20. Little Joe by Michael E Glasscock III

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Little Joe by Michael E Glasscock III  (buy)
Round Rock Series, Book One

Rating: (5/5)

Jun 1 2013, Greenleaf Book Group Press, 256 pgs

Ages: (18+)

"A boy who has lost everything learns that love and friendship can bloom in the most unlikely of places.
--
When Little Joe Stout survives the car accident that took his parents’ lives, he is sent to live with his maternal grandparents in the small town of Round Rock, Tennessee. Orphaned and missing his Texas home, Little Joe is reluctant to adapt. But his grandparents, especially his grandmother, are up to the challenge of raising him despite their own struggles. Soon, childhood friendships are forged in the oddball duo of Sugar and Bobby, and—with the help of a new canine companion—Little Joe begins to see that his new home offers the comfort and love he thought was lost forever.

Set against the drama of World War II and the first sparks of the civil rights movement, Little Joe’s new home is a microcosm of America in the 1940s. A frighte…

19. The Outlaw Album by Daniel Woodrell

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The Outlaw Album by Daniel Woodrell (buy)

Rating: (3.5/5)

Oct 14 2013, Back Bay Books/Hachette Book Group, 167 pgs

Ages: (18+)

"Daniel Woodrell is able to lend uncanny logic to harsh, even criminal, behaviour in his wrenching first collection of short fiction. Desperation - both material and psychological - motivates his characters. A husband cruelly avenges the murder of his wife's pet; an injured rapist is cared for by a young girl, until she reaches breaking point; a disturbed veteran of Iraq is murdered for his erratic behaviour; an outsider's house is set on fire by an angry neighbour. There is also the tenderness and loyalty of the vulnerable in these stories - between spouses, parents and children, siblings and comrades in arms - which brings the troubled, sorely tested cast of characters to vivid, relatable life."

Purchased new from an online retailer.


Withe the completion of this collection of short stories I have now read Woodrell's complete oeuvre. Bei…

13. Jump Cut by Ted Staunton

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Jump Cut by Ted Staunton (buy)
Seven, the Series

Rating: (5/5)

Oct 10 2012, Orca Books, 220 pgs

Ages: (12+)

"Spencer loves movies, but real life is boring, right? When his late grandfather's will reveals the tasks he wants his grandsons to undertake, Spencer thinks he got screwed. He's not going to France or Spain or Africa. He's not even getting a cool tattoo, like his younger brother. No, he's going to Buffalo to get a kiss from an ancient movie star. Gross. And he's supposed to film it. Grosser. But Spencer hasn't bargained on Gloria Lorraine, star of the silver screen back in the day. Gloria has big plans—plans that involve her granddaughter AmberLea, a gun, a baker who might be a gangster, some real gangsters and a road trip to Nowheresville, Ontario. After being shot at, jumping into an icy lake and confronting some angry bikers, Spencer finally realizes that real life can be as exciting (and dangerous) as reel life.."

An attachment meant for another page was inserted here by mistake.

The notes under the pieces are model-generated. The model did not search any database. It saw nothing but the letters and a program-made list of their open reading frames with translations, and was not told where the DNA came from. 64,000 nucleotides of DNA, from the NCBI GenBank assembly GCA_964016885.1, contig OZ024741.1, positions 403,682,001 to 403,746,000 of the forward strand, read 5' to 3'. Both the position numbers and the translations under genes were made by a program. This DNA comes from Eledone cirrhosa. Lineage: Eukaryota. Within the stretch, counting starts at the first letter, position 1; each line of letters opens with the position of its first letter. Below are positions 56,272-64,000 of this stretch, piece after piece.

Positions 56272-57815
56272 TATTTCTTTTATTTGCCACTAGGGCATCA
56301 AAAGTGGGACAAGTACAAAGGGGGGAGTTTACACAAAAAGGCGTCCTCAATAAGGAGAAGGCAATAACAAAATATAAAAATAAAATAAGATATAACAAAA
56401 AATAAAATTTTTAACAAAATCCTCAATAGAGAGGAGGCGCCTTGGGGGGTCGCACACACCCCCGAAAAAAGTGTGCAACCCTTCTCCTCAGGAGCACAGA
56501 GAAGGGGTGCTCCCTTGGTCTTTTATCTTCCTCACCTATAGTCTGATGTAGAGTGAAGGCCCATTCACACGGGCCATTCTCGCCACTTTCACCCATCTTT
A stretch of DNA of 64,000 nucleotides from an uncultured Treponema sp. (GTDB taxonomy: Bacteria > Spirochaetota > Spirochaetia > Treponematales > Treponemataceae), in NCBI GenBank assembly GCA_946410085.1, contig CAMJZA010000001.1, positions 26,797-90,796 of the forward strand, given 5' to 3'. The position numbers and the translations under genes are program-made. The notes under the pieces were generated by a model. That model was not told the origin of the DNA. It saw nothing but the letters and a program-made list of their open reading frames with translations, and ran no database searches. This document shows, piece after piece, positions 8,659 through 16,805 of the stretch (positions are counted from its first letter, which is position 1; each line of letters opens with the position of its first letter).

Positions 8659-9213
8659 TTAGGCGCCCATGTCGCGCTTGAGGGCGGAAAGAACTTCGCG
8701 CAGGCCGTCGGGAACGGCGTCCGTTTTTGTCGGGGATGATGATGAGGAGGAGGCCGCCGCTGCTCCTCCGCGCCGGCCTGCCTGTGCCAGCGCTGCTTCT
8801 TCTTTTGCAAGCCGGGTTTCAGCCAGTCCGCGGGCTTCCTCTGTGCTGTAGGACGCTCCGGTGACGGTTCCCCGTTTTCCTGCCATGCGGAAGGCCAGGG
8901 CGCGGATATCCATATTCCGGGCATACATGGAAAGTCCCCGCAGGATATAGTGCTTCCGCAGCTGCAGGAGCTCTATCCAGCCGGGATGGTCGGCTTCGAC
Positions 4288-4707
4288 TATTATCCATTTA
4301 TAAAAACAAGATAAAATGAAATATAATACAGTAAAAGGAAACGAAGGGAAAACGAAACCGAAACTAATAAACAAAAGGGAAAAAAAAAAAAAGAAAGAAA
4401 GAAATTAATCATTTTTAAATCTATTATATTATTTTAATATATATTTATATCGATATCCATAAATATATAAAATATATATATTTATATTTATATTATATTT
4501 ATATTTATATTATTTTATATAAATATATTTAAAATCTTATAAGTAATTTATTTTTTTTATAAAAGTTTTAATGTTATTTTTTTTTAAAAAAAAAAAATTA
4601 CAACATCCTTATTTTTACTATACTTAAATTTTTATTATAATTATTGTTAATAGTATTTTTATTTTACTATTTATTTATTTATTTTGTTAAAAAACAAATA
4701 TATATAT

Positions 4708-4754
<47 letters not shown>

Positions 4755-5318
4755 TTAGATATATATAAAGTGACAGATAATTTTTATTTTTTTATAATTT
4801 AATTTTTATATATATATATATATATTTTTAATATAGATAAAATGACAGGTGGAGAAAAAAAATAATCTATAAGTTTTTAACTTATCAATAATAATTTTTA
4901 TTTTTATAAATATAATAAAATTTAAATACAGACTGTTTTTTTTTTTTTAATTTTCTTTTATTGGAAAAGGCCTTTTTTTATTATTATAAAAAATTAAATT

Borrowed a copy from my loc…

10. Typhon and the Winds of Destruction by Joan Holub

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Typhon and the Winds of Destruction by Joan Holub & Suzanne Williams. Illustrations by Craig Phillips (buy)
Heroes in Training, #5

Rating: (3/5)

Dec 3 2013, Aladdin/Simon & Schuster, 102 pgs

Ages: (6+)

"After battling fireball-throwing Titans, the young Olympians find themselves on a double quest: Not only must they find more Olympians that Cronus has swallowed, but they’re also in search of magic seeds that will help rejuvenate the earth after the terrible drought that plagued the lands, thanks to Hyperion. But a wind-throwing giant named Typhon has other ideas. Can the Heroes in Training withstand the storms that are coming their way?"

Received a review copy from Simon & Schuster Canada.

I love this series but found this one not quite up to par with the rest of the series to date; though it was still a decent entry.  The title names itself after the villain fought in this quest and Typhon is a giant with mighty strength keeping another Olympian prisoner.  On the…

9. The Boy Who Swam with Piranhas by David Almond

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The Boy Who Swam with Piranhas by David Almond. Illustrated by Oliver Jeffers (buy)

Rating: (4/5)

Aug 6 2013, Candlewick Press, 256 pgs

Ages: (9+)

"Stanley Potts’s uncle Ernie has developed an over-the-top fascination with canning fish in the house, and life at 69 Fish Quay Lane has turned barmy. But there’s darkness in the madness, and when Uncle Ernie’s obsession takes an unexpectedly cruel turn, Stan has no choice but to leave. As he journeys away from the life he’s always known, he mingles with a carnival full of eccentric characters and meets the legendary Pancho Pirelli, the man who swims in a tank full of perilous piranhas. Will Stan be bold enough to dive in the churning waters himself and choose his own destiny?."

Received an egalley from Netgalley.
I enjoy David Almond very much and while I've only read a handful of his books to date; I've found them to share themes of death/grief and either father/mother to child relationship.  So I looked forward to this …

7. Junior Science Book of Pond Life by Alexander L. Crosby